The Canucks feel the answer is 'yes' on both counts. That's why they think Raymond was a steal in the second round with the 51st overall pick.
"We feel he's able to play," says Ron Delorme, Chief Scout of the Vancouver Canucks. "So many people I've talked to have told me what a good player they think [Raymond] is. Kevin Lowe just told me the other day what a good pick he thinks Raymond is."
"He has very good speed and he sees options so quickly. He handles the puck extremely well while he's in motion and he's always dangerous because he can change direction in tight spaces so quickly. And his thinking complements everything else so well."
Delorme says Raymond could have easily gone in the the first round, but being a 19 year-old, other teams likely felt they could wait until the third round and still get a crack. The Canucks weren't willing to gamble.
"We had considered moving up to late in the first round to get at him," says Delorme, "that's how high we are on him."
Raymond's coach in Camrose, Boris Rybalka, agrees. He feels Raymond's an elite talent, and he's not alone. Raymond had 26 different NHL teams interview him prior to the draft August 30th.
"What the Canucks will see when he does eventually play for them, is a highly skilled player with amazing speed. He's got high end pro speed, even this year in junior. If you look at a guy who has played in a Canuck uniform, I'd say he's got that Pavel Bure high end type of speed."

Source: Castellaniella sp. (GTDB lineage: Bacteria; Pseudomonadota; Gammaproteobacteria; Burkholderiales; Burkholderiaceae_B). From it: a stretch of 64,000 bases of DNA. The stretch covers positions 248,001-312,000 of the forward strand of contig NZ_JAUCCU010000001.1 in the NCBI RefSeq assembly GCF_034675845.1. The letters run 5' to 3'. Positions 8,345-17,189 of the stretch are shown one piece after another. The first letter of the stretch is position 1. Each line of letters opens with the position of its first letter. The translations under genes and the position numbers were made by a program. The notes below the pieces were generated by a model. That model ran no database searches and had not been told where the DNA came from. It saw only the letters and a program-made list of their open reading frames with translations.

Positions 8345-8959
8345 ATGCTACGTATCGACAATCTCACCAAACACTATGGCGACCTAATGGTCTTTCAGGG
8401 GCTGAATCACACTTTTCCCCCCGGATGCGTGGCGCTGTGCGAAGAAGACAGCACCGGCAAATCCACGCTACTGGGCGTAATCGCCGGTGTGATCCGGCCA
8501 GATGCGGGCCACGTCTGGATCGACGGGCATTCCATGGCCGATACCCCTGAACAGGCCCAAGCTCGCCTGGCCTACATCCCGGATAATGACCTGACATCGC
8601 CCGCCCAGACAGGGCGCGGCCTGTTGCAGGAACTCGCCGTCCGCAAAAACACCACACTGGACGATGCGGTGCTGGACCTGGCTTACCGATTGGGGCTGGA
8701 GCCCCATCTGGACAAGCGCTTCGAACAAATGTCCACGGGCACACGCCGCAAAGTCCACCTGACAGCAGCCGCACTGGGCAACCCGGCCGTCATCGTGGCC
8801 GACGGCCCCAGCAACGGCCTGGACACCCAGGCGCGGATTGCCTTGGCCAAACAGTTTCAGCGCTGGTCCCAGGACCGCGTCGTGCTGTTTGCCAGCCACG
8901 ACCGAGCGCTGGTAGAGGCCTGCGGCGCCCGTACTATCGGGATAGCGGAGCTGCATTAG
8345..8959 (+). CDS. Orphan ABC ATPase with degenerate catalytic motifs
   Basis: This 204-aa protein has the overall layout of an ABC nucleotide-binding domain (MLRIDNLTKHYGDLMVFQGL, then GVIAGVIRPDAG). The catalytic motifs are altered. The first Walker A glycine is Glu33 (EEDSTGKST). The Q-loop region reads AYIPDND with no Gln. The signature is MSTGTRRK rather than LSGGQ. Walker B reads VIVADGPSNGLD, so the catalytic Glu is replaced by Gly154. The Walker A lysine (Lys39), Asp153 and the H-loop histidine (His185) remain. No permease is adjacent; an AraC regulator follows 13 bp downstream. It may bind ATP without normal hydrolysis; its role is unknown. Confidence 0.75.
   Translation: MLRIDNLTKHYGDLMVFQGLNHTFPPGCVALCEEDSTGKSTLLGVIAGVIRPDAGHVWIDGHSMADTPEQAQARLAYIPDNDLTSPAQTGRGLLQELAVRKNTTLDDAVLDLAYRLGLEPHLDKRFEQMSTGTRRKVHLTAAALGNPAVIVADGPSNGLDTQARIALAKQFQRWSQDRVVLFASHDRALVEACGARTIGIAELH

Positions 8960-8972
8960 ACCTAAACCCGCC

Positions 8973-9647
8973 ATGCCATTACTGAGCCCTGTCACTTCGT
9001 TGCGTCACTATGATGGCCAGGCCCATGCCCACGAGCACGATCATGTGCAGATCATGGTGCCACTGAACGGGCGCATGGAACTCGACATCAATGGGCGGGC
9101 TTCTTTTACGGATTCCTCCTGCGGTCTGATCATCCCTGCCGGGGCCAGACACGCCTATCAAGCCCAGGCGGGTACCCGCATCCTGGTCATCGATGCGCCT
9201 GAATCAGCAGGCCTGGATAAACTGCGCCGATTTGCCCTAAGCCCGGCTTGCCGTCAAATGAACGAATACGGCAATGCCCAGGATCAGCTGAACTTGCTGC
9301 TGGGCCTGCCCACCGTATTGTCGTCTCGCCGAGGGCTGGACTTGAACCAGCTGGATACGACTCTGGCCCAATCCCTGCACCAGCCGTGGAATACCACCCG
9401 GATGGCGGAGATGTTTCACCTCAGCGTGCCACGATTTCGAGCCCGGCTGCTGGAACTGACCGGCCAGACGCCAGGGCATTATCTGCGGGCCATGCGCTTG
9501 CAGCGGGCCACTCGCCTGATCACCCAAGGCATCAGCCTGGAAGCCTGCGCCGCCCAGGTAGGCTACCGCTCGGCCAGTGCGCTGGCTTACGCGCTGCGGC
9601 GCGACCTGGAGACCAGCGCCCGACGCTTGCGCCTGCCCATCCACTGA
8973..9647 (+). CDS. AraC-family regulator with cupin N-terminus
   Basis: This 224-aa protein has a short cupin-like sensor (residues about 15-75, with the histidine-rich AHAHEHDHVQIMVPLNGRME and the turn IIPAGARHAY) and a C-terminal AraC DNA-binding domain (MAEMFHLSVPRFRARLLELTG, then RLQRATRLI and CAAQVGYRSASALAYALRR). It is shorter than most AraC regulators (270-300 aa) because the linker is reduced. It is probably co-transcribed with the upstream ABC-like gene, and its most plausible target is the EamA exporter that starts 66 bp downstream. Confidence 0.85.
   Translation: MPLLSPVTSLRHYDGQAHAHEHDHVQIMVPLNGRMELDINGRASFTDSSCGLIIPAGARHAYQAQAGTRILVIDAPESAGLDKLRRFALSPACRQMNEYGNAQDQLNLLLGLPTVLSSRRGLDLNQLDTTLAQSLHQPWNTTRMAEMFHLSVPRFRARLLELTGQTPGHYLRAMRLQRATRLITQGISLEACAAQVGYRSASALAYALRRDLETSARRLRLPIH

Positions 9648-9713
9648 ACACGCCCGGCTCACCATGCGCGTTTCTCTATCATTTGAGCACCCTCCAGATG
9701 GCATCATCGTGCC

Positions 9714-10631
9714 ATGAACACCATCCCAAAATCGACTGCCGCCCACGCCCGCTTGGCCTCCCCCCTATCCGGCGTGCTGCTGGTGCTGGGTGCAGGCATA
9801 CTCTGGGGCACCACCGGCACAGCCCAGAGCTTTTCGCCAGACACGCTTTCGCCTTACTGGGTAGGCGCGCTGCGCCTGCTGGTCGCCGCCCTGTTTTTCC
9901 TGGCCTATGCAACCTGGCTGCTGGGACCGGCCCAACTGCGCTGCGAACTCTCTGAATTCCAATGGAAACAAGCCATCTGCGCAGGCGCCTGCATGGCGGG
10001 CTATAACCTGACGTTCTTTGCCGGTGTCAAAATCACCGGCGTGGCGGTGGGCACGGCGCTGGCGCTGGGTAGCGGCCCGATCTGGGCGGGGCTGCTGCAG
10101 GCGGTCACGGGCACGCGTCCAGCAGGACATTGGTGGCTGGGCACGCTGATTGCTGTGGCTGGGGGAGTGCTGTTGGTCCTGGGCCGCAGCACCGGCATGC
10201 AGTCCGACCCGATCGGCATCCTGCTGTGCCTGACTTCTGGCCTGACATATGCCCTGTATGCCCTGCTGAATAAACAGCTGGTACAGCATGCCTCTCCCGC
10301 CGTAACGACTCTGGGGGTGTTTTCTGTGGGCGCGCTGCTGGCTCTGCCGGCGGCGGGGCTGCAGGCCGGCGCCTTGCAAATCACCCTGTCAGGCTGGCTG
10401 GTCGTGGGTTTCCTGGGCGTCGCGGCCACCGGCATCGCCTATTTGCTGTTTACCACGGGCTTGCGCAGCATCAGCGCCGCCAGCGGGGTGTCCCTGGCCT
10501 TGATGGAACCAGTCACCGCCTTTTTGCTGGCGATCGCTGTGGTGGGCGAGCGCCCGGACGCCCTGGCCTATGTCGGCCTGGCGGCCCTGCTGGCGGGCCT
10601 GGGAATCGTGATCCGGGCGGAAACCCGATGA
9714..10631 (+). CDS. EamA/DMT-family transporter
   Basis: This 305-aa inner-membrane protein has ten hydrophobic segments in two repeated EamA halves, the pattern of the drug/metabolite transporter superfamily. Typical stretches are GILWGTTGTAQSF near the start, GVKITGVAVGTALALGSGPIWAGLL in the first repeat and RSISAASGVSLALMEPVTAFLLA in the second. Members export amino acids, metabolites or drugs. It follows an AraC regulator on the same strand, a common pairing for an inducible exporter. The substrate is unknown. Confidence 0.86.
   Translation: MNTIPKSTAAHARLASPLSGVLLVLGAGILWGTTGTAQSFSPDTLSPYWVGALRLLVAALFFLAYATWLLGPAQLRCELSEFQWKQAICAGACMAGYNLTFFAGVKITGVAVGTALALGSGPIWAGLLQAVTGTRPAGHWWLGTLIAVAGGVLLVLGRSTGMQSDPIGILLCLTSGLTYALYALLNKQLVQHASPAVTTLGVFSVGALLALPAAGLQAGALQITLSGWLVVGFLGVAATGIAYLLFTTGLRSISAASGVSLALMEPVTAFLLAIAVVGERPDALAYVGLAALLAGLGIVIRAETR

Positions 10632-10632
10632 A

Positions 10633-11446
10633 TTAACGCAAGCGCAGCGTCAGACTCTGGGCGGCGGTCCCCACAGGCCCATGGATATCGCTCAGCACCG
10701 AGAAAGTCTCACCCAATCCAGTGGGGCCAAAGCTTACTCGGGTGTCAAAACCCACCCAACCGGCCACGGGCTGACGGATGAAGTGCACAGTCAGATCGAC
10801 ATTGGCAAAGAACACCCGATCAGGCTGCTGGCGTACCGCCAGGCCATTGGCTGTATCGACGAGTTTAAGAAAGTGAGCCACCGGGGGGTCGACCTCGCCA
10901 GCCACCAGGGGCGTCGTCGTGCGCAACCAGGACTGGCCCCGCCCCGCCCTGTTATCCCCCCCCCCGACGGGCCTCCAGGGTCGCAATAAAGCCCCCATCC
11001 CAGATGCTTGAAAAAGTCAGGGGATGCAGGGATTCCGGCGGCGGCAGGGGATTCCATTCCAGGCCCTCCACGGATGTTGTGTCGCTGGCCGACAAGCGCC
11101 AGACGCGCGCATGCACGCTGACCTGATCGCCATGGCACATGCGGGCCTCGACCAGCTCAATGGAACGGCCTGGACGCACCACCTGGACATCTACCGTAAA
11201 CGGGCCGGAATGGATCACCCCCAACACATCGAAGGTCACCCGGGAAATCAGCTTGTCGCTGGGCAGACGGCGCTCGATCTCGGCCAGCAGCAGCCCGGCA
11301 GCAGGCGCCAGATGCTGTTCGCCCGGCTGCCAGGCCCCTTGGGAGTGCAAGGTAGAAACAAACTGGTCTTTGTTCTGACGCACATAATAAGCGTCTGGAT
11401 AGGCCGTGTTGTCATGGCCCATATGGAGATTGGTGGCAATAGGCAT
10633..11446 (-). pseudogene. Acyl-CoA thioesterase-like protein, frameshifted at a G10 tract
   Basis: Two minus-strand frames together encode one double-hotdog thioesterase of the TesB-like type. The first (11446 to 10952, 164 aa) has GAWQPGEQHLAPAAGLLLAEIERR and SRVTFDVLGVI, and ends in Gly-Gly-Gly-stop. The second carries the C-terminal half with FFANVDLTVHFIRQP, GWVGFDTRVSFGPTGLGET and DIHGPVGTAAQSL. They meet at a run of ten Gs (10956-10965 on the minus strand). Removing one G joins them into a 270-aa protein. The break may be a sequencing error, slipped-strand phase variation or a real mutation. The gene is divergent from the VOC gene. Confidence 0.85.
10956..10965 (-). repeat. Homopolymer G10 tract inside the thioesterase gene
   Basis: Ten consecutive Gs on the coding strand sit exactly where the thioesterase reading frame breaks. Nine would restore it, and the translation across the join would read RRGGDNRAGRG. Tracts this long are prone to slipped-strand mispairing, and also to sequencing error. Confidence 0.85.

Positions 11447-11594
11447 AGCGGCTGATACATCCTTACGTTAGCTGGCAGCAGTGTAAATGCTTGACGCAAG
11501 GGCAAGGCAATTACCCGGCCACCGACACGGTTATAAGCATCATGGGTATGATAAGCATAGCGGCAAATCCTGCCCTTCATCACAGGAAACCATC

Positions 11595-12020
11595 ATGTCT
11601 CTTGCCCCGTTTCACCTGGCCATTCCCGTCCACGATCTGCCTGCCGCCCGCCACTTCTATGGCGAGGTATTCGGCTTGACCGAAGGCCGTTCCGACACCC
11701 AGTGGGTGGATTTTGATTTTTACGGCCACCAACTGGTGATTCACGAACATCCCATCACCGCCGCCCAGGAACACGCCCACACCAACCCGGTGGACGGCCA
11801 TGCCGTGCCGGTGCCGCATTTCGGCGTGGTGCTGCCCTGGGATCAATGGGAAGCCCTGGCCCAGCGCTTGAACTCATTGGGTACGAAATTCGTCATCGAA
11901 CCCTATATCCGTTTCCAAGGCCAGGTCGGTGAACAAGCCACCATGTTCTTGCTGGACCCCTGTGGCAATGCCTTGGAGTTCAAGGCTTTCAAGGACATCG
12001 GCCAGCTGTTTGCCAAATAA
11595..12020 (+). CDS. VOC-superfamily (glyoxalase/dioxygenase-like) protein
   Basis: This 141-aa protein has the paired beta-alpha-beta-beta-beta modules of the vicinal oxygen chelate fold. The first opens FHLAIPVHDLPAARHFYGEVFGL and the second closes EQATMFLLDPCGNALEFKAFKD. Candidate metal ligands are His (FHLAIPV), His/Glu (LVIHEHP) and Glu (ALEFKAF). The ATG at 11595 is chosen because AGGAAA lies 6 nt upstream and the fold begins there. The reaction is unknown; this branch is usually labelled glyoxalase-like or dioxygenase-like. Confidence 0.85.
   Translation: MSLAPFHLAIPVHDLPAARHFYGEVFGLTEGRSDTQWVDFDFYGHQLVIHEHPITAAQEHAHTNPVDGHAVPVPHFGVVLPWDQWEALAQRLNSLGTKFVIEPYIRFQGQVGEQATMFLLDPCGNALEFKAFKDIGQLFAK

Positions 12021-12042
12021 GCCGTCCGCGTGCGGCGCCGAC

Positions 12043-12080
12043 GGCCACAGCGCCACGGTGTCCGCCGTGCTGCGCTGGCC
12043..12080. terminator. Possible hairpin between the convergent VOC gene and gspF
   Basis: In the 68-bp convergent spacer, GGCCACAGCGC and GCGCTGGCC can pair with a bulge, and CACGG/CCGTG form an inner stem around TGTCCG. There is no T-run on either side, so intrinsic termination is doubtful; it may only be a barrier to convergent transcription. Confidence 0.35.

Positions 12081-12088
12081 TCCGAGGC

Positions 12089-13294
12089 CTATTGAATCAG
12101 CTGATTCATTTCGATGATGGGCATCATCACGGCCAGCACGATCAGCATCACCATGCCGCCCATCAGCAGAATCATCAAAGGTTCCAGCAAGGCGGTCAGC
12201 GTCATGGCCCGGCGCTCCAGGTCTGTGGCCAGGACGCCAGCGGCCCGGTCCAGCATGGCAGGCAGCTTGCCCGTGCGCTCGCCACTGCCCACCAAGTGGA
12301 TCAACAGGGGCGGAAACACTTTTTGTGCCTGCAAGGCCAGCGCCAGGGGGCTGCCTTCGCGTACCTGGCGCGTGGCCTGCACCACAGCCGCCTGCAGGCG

But the real asset, according to Rybalka, is his football-sized heart.
"The reason the Canucks took him in the second round I think is because of his phenomenal attitude. When we played Surrey in the Doyle cup last season, they saw what Mason Raymond can do."
"Everyone knows Mason has skill, can score and can turn on a dime, but he also has the heart and the character. He took quite a beating physically in that series and got up and kept coming back. I think that's what sold [the Canucks] on Mason - they saw what a competitor he is."
According to his father Terry, Mason gets a lot of that from his upbringing. Raymond grew up on a farm 30 minutes West of Calgary, though at times Cochrane can seem much further than that.